Do We Manifest Abusive Experiences?
This concept becomes dangerously twisted, however, when applied to victims of abuse such as sexual harassment, sexual abuse, sexual assault, domestic violence, rape, and systemic oppression. That doesn’t stop many well-meaning spiritual people from using it to dismiss and otherwise invalidate the very real experiences of abuse victims. I’ve come across some form of it a lot over the course of my spiritual development, particularly in the early stages, including touting it as channeled information from spirit guides, etc.
At the time, I wasn’t educated enough on the subject to know better, and I took the word of psychics and channelers. Having had many years to grow in understanding and develop spiritually, I now realize how this is an over-simplification and only serves to damage and shame victims of abuse.
Some of the forms of this message have been:
- Your souls contracted for this experience.
- Your thoughts create your reality, therefore, your victim mentality created this situation.
- There’s an energy exchange between abuser and the abused, and if the abused wasn’t putting out that kind of energy they wouldn’t attract this experience.
I’d like to break each one of these down and explain why this is misunderstood and damaging.
“Your souls contracted for this experience”
If soul contracts in these situations are such a thing, then it is a contract to bring light to these dynamics so that they can be healed and ended. That does not mean that we simply dismiss it as “well, you signed up for this” and forget about it. It means that it’s a contract between all of us on earth–the person observing abusive situations–and the people specifically involved as well, and their dynamic is meant to teach us empathy and what it means to protect the vulnerable, so when someone dismisses abusive situations in this manner, they are not only enabling abusers and hurting victims, they are also engaging in spiritual bypassing by using spirituality to avoid having to feel uncomfortable emotions, which would be the catalyst for empathy.
“Your thoughts create your reality, therefore, your victim mentality created this situation.”
As I’ve said before… a victim mentality only exists when the abuse is imaginary… but even those victim mentalities are often rooted in real trauma and abuse. In that case, we must go back to the source.
A person’s first experience with abuse can never be the result of their own thoughts because the experience has never entered into their awareness. Especially when we are children, we haven’t yet fully developed a sense of self–our brains don’t even finish forming until we’re 25–and we are at the mercy of the adult/child power dynamic. Therefore, any abuse perpetrated on a child by an adult can never be the result of law of attraction. Children don’t have the luxury of making their own decisions, much less forming complex belief systems about being victims. They do, after all, only come to believe they are the source of their abuse after the fact, and as adults, spend years unlearning that shame.
Abusive experiences and patterns are almost always ancestral, handed down from one generation and forcefully inflicted onto the next. By simply incarnating into that ancestral line, one will experience that abuse. This, you might call a soul contract. But soul contracts are not only meant to be experiences, they are meant to be opportunities to heal. As an observer of that contract, you become a part of the collective contract and you are offered an opportunity to heal group karma that enables abusers through rape culture, systemic racism, and other destructive social climates.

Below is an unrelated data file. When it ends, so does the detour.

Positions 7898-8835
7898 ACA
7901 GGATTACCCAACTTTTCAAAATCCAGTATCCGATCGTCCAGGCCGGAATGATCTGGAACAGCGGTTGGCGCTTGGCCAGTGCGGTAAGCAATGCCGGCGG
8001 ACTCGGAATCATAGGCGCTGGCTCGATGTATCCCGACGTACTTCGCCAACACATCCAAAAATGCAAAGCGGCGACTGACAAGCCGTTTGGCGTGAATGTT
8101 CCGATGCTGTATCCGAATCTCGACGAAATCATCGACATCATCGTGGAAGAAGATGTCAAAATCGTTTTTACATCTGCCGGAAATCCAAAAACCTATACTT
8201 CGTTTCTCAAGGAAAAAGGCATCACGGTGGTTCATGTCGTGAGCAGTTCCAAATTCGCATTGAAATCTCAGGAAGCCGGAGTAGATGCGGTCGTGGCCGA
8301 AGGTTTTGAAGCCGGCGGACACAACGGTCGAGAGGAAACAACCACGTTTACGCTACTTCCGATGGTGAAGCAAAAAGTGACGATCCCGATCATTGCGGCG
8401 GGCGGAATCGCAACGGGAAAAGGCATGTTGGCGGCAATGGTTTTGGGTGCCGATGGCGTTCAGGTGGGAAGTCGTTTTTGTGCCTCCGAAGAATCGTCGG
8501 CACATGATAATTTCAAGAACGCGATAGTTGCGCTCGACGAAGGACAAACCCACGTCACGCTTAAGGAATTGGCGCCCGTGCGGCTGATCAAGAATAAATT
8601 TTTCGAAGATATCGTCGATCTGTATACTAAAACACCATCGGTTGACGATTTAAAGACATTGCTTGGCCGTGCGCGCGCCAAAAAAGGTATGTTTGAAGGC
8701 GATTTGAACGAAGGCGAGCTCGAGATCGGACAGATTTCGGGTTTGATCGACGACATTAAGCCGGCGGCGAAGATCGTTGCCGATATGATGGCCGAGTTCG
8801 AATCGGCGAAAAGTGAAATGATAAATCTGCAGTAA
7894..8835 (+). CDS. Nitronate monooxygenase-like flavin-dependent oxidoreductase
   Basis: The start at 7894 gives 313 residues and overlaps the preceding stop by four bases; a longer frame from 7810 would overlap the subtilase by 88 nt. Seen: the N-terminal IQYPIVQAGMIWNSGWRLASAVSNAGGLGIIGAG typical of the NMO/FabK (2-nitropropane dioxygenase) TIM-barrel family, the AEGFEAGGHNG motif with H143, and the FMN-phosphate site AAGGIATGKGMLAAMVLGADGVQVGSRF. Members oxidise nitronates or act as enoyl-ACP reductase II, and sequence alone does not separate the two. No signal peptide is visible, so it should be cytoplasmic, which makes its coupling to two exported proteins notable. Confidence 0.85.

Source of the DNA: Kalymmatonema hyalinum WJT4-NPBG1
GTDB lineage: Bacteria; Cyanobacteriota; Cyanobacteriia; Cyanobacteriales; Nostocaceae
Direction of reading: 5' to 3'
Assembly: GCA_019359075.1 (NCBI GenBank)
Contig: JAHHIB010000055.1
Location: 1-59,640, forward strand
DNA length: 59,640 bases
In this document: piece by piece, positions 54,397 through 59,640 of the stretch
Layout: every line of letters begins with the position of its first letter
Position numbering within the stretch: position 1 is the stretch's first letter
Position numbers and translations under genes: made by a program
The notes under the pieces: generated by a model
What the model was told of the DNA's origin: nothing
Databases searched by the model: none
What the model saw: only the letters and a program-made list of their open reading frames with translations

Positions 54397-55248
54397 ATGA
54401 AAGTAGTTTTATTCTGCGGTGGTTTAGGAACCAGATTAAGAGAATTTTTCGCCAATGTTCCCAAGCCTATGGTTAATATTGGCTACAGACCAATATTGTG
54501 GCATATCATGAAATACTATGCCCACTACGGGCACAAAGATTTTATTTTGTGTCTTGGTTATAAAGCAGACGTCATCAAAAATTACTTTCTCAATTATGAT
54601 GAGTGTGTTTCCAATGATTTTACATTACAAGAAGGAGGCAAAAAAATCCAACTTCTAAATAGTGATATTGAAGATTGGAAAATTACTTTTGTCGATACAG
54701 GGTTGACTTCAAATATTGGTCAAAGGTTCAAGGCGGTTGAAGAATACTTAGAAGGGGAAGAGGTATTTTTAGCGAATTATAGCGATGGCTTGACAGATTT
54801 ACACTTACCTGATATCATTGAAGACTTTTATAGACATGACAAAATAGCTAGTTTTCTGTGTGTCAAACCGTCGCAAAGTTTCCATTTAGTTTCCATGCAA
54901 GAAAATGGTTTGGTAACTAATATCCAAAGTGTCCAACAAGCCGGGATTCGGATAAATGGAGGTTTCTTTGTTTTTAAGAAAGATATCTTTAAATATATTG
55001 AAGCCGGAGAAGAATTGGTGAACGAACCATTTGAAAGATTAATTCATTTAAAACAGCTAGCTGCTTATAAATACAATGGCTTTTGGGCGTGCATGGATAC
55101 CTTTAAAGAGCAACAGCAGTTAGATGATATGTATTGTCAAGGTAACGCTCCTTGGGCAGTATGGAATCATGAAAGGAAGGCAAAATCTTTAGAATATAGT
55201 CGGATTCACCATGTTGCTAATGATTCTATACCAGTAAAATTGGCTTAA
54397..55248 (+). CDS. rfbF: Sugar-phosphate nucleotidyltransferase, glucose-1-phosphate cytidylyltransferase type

By telling someone that they manifested their abuse, you are absolving the abuser of accountability, and thus aiding in the manifestation of that experience by contributing to global karma that perpetuates those experiences.
“There’s an energy exchange between abuser and the abused, and if the the abused wasn’t putting out that kind of energy they wouldn’t attract this experience.”
With regard to there being an energy exchange between abuser and the abused–what this really means is boundaries.
People can only abuse you if you continue to allow it, and often times that requires learning to uphold and maintain healthy boundaries. But many times, power dynamics make upholding boundaries extremely difficult. It’s called abuse because the person or group who has the the most power is using that power to abuse a person or group who has less of it. This, too, is ancestral, because the only way a person or group obtains more power than another is by accumulating it over time (the only exception being a parent/child dynamic in which case it exists from the moment the child is born).
Who allowed that person to accumulate that power, unchecked?
Who continues to enable them to wield that power without consequence?
The answer is the collective. The family members who don’t speak up or step in. The friends who never say anything. The “good” cops who don’t report the bad cops. The people who say “boys will be boys.” The well-to-do family who protects their sons and daughters from the consequences of their actions.
All of the people who see this abuse taking place and say nothing? They are just as responsible, because they allow abusers to avoid being held accountable.
You can’t tell someone that they’ve manifested their own oppression or abuse without pointing the finger at yourself for being a part of the collective that allows it to continue.
So… let’s shut this toxic shit down wherever we see it. Okay?
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